Saturday, October 17, 2009

Can you do without ... extra cell-phone minutes?

(note: This is intended to be the first in an on-going series for this blog, asking people to think about whether they can do without something. The answer will be different for everyone, it may well be that you can't. And that's okay. But consider it).

Even after a year of being one of those annoying frugality acolytes, it still shocks me how much waste I can find in my budget.

I've been eyeing the cell phone on the budget for months. I hate spending $100/month, when we could get a landline for $30. My wife insists that it's important to her, and I can respect that, but it nagged at me.

Its been many years since my wife and I got a cell-phone plan. At the time, I'd heard some horror stories about overusage charges. I also am loathe to appear cheap and always try to avoid buying the least expensive option. So I ended up signing us up for a much larger usage plan than we actually needed. How much larger?

I went over a year's worth of bills today online, and we'd never used 1/3rd of the minutes we were paying for, or even 1/5th of the text messages.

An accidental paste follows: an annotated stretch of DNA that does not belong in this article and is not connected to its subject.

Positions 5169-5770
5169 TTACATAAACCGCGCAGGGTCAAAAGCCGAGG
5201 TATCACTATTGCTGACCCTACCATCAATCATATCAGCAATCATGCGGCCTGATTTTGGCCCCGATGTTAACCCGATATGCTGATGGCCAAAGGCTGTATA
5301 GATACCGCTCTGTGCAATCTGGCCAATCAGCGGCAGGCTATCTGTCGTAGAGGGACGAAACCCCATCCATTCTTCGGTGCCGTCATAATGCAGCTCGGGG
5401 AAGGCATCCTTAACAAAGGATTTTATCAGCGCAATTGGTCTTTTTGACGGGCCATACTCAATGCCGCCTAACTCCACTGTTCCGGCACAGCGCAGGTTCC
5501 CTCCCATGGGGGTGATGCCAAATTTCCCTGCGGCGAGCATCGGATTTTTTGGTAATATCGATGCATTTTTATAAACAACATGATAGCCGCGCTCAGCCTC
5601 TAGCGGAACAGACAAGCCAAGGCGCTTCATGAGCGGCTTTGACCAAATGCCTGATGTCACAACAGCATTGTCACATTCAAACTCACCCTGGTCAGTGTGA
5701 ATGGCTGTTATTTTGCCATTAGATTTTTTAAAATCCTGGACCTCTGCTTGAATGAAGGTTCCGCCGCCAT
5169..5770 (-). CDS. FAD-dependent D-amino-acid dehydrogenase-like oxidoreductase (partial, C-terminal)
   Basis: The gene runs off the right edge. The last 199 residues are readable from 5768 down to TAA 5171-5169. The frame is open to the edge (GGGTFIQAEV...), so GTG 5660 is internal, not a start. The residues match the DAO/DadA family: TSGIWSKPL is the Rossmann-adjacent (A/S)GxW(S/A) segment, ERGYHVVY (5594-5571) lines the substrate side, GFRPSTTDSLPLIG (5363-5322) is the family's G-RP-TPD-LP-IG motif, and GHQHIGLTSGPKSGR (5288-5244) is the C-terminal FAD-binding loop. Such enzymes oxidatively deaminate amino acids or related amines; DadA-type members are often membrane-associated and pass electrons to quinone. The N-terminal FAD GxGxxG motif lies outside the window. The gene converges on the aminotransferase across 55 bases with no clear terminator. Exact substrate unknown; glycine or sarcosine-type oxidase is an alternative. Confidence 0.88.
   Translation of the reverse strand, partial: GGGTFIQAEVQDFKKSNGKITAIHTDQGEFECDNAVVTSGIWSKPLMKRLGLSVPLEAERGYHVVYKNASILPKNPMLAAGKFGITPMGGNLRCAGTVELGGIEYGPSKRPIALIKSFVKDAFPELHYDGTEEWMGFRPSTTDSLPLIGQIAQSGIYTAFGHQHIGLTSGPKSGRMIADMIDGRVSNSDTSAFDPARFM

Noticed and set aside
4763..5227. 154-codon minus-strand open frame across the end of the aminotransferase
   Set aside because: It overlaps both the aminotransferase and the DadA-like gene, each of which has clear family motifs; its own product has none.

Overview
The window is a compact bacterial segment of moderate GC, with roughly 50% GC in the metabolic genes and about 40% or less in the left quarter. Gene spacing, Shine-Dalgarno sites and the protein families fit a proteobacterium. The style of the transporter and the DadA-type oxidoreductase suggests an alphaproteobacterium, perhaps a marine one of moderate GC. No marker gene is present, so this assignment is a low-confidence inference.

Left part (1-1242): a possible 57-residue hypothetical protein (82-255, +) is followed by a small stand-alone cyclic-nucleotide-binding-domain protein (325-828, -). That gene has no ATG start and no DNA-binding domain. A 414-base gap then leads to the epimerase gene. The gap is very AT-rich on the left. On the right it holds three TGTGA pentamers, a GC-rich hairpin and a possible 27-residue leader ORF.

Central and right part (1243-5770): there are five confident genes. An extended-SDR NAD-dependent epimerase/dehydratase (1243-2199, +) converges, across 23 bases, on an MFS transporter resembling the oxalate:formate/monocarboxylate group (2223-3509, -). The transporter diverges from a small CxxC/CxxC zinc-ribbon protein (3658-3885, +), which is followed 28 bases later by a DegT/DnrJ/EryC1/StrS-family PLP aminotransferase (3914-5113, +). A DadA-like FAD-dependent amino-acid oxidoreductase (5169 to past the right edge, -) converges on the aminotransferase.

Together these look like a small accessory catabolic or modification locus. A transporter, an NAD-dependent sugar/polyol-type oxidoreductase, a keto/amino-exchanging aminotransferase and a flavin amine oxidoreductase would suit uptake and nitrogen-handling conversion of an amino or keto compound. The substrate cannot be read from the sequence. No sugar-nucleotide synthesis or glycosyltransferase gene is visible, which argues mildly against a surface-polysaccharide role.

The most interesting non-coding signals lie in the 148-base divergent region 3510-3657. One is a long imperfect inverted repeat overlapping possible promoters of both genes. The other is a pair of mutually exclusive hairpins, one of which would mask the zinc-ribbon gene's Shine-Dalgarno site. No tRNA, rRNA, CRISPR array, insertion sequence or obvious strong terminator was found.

I also found out that I had the option of slimming down to a much smaller plan in exchange for extending the contract, which doesn't bother me because we've had the same plan for so long and I like the company and service.

Total savings: $40/month.

Multiply that by the number of months since we got the cell phone, and you arrive at a number that is awfully close to equal to three paychecks. I spent six weeks of work just paying the phone company for something I never once used!

Bottom line: If someone like me, who is a budget nerd, can find $500/year still there for the taking with just a few minutes effort, how much can someone who has never really thought about it find? Could you give yourself a $1,000/year "raise" by lowering expenses that much without losing anything? $5,000? You'll never know until you look.

Most cell-phone plans are complicated, and that's intentional. They want to scare you into buying more than you need. But given that most plans come with free nights and weekends standard, as well as calls to people using the same company, it'd be hard to use up a lot of minutes for most ordinary users. If you use the phone a lot for business purposes during the day, it might be a different story.

But if you just don't feel comfortable planning it out at the startup, don't be afraid to go over your bills and check out how much you are actually using. That should be the true test. The only caveat is to be careful: Overage charges really can be awful. Don't go overboard and cost yourself more money in the long run.

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